4/10 at 2:30 For this chamber series’s 20th anniversary, local dynamo Augusta Read Thomas composed Klee Musings, a three-movement piano piece that the Neave Trio will premiere alongside works by Dvořák and the Boston composer Arthur Foote. $25. Norton Building, 200 W. 11th, Lockport. nortonconcerts.com

RAVINIA

4/2 at 8:30 Arnold Schoenberg’s Verklärte Nacht resembles the chromaticism of Wagner more than Schoenberg’s own works. But few know the poem that inspired the chamber piece about two people walking through a forest discussing an unborn child. Here, Fifth House Ensemble plays an arrangement of Verklärte Nacht to an animation of the poem, as well as compositions by Dan Visconti and Stacy Garrop. $10.
4/30 at 8:30 Belgian violinist Yossif Ivanov collaborates with Chicago-based pianist Marta Aznavoorian on a recital of Beethoven, Grieg, Ysaÿe, and Stravinsky. $10–$45.
Lake Cook and Green Bay, Highland Park. ravinia.org

SYMPHONY CENTER

4/3 at 3 Pianist Richard Goode rolls out an all-Bach solo recital, including the Partita No. 2 and the Italian Concerto. $21–$95.
4/10 at 3 When a quartet is composed of four international soloists—most notably pianist Leif Ove Andsnes and violinist Christian Tetzlaff—it almost doesn’t matter what’s played. Brahms’s three piano quartets match the ensemble in star power. $40–$116.
4/17 at 4 Latvian conductor Mariss Jansons brings the Bavarian Radio Symphony Orchestra to town for Shostakovich’s concert-length Symphony No. 7. $44–$155.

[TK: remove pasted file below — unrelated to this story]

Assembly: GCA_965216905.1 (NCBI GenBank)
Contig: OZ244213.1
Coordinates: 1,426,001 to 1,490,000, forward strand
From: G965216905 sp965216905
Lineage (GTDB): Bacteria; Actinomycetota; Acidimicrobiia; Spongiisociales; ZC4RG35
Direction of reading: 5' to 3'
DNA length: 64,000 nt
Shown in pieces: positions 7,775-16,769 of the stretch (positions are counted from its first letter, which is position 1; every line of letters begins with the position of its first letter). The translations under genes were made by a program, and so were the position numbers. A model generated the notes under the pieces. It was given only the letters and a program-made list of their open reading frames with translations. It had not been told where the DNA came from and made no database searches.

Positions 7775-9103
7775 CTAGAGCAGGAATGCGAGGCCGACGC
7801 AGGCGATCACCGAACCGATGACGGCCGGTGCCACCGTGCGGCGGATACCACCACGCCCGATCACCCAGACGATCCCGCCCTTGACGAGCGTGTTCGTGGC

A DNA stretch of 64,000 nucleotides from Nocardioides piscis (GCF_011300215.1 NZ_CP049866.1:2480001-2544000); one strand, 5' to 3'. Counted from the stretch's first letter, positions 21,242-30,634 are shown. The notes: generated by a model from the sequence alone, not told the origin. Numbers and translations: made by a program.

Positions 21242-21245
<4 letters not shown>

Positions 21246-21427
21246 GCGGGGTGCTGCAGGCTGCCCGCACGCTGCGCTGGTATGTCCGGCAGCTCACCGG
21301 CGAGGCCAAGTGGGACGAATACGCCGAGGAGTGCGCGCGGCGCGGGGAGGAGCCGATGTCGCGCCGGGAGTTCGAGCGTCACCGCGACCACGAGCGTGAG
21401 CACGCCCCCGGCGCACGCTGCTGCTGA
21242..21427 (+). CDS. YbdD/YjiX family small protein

220 S. Michigan. cso.org

TALLIS SCHOLARS

4/5 at 7:30 The Tallis Scholars stand tallest among the choral world’s groups double-majoring in prebaroque and contemporary music. The current tour of the British ensemble brings a Renaissance-focused program, including a flight of Byrd. $35–$55. Fourth Presbyterian Church, 126 E. Chestnut. cso.org

UNIVERSITY OF CHICAGO PRESENTS

4/8 at 7:30 Germany’s Artemis Quartet, a decades-old string ensemble, makes its Chicago debut playing the music of Hugo Wolf, Leoš Janáček, and Beethoven. $5–$35. Mandel Hall, U. of C., 1131 E. 57th.
4/24 at 3 The Pacifica Quartet has been at the University of Chicago for 17 years, making it more a fixture of the institution than some campus buildings. In this performance, it performs Mozart’s Quartet in G Major (K. 387), Shostakovich’s Quartet No. 11, and Beethoven’s op. 131. $5–$30.
Logan Center, U. of C., 915 E. 60th. chicagopresents.uchicago.edu

WILLIAM FERRIS CHORALE

4/30 at 7:30 The excellent professional choir sings a tribute concert to D.C.-based composer Leo Nestor, a champion of the Ferris Chorale’s brand of ravishing contemporary music. $5–$10. Our Lady of Mount Carmel, 708 W. Belmont. williamferrischorale.org